Tobu World Square

Meticulous models of world wonders in Tochigi

By James Rodrigues    - 3 min read

Deep in the mountains of the ruggedly beautiful Tochigi Prefecture lie the greatest wonders ever crafted by human hands. The pyramids of Giza, Beijing’s Forbidden City, the Eiffel Tower—all these and more are here in Kinugawa. Well, sort of… they’re a little smaller. OK, a lot smaller—but that’s just about the only difference. Tobu World Square is a wonderful, inexplicable, treasure of a theme park where 100 of the world’s greatest structures have been painstakingly reconstructed to scale.

Truthfully, Tobu World Square is one of a few great attractions in and around Nikko—there is a park called ‘Edo Wonderland’ where visitors can dress like ninjas and practice their calligraphy, an optical illusion museum and a recently closed American Western theme park (tragic, I know). Out of all of these, however, there’s something special about Tobu World Square. First of all, the task it sets itself (a perfect scale survey of history's greatest architectural treasures) is such a strange and remarkable one—requiring buckets of effort and patience as well as an extraordinary eye for detail. What is more, the difficulty doesn’t end with completing a model—there is the upkeep to worry about, and of course the extra challenge of not just making a replica of something, but making it a perfect, exact likeness worthy of the original.

With all this in mind, I entered Tobu World Square with a curious and critical eye, and I have to say, I was absolutely blown away. The execution of each work is astonishing in its clarity and assurance. Upon entering, and being ushered through a rather ghostly covered area ringed by gift shops and restaurants, visitors are confronted with a massive globe welcoming them to Tobu World Square.

The park is then divided in areas, organized by Region and Time—starting with Modern Japan, followed by North America, then Europe, Asia, and finally Ancient Japan. Each area is sectioned from every other by shrubbery and occasional man made divisors—but since everything is to scale (with the pyramids being about 4 feet) the biggest structures shoot up over the hedges and can easily be seen from any part of the park.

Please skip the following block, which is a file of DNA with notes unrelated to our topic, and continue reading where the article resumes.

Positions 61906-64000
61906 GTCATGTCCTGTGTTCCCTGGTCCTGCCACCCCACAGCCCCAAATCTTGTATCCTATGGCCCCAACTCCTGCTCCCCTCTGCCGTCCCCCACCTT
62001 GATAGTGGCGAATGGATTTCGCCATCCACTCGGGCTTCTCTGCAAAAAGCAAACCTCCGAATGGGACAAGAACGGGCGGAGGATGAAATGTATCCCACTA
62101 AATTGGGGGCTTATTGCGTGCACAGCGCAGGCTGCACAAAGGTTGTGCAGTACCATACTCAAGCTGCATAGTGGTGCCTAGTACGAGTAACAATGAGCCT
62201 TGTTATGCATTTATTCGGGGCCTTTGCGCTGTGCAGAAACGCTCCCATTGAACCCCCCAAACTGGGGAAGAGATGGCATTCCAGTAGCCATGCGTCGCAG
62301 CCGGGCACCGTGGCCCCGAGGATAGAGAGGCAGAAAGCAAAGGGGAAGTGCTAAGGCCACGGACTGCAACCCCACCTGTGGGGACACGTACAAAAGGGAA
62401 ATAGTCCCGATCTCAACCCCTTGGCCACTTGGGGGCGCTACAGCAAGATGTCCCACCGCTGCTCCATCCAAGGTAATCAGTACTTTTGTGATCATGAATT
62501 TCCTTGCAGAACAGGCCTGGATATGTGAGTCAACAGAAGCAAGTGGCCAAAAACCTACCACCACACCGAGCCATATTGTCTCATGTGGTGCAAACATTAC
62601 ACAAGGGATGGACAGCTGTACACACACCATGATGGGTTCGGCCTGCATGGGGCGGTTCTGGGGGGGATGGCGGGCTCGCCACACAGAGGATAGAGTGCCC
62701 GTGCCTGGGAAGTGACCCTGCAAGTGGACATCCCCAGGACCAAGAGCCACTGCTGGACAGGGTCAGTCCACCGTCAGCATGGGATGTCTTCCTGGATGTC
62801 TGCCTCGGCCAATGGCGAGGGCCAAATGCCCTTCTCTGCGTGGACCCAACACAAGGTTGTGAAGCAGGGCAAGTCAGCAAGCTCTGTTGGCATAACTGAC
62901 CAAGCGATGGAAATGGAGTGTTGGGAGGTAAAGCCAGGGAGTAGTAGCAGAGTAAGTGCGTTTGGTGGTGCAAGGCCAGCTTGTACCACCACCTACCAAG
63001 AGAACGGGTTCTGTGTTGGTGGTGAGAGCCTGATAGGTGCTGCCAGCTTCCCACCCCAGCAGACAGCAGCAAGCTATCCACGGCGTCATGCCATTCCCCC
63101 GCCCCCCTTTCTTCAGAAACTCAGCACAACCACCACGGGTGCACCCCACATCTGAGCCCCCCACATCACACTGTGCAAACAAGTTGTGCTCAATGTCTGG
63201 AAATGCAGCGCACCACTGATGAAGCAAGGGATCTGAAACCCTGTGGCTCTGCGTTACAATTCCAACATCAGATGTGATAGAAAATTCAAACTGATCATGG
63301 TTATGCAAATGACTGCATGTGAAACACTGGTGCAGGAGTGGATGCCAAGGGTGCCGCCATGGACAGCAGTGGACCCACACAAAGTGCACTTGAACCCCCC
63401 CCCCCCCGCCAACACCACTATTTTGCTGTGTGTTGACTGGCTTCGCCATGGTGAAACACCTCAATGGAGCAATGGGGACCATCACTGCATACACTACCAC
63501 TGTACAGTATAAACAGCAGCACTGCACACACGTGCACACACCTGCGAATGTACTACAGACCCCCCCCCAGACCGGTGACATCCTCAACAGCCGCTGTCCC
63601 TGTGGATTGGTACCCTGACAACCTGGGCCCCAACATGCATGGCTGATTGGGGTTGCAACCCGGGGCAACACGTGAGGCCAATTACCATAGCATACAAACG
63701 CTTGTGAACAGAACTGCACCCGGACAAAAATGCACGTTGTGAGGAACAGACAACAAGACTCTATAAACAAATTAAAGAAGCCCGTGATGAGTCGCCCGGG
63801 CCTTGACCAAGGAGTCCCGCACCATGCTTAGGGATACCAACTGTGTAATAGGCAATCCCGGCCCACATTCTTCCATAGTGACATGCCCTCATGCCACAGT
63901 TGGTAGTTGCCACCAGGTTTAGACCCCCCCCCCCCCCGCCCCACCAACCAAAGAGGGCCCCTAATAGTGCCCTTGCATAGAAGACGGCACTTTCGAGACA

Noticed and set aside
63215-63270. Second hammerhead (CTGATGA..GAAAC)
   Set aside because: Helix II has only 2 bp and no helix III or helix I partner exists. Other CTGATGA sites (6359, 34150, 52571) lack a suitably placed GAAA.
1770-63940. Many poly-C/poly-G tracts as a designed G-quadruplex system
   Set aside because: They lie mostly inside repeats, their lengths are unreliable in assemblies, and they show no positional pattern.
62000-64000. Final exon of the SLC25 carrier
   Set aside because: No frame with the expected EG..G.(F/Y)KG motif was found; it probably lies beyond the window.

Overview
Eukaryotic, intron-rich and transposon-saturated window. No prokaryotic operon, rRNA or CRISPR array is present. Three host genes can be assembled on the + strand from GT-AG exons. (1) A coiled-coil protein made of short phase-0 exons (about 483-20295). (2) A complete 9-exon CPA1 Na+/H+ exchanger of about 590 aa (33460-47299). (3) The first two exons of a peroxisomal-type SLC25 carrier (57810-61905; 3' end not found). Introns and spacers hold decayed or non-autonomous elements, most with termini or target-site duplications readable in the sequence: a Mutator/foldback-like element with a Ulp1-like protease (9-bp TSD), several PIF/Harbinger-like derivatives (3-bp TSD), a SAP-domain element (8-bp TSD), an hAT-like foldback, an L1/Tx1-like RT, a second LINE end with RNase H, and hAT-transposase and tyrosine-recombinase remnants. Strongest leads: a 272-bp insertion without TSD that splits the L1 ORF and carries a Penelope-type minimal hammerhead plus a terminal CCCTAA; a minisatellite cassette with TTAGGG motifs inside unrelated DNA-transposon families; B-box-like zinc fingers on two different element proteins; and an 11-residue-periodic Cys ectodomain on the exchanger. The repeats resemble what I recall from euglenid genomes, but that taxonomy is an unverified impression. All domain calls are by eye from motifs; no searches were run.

Around every monument there are little people both for scale and amusement, usually engaging in some fun or funny activities. A team at the Yoyogi Stadium celebrates by throwing their tracksuit-clad coach in the air, while a dance number spontaneously starts up in a Harlem alleyway. Photos of the monuments look great, and at a quick glance even seem to be postcard shots of the genuine article.

The park, although relatively small in area, deserves at least a day-- you’ll want hours to carefully inspect the particularities of this or that masterpiece. For fans of model-building, architecture, history, or travel: Tobu World Plaza is a one of a kind experience that will leave you smiling from ear to ear.

Near the border between Nikko and Kinugawa, Tobu World Plaza is a short bus ride away from lodgings like the fabulous Kinugawa Park Hotel, where discount tickets can be bought at the desk.

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James Rodrigues

James Rodrigues @james.rodrigues

Hey everyone! I'm a current student at Columbia University in New York taking a year off to gain work experience, practice my writing, and do some exploring. I'm currently at the tail end of a three month stint in Japan-- spent mostly in Asakusa, Tokyo. I decided to come to Japan to practice my Japanese language skills and immerse myself in Japanese culture, which I've been a fan of as long as I can remember. My two favorite things about Tokyo are probably the food and the architecture-- you just can't go wrong with either! I love to wander the streets and alleyways looking for new and exciting hidden places... the more you look the more you find.

Join the discussion

Elena Lisina 4 years ago
So interesting place to visit! Thanks for the information!
Wow, I never heard that Japan have this "small world" place. It feels like tour around the world just in one day
Wouter Thielen 6 years ago
This is like the Japanese version of Madurodam :D
Sarah Groberg 6 years ago
Wow, I'm not much of an architect, but nevertheless I would still like to visit this place some day.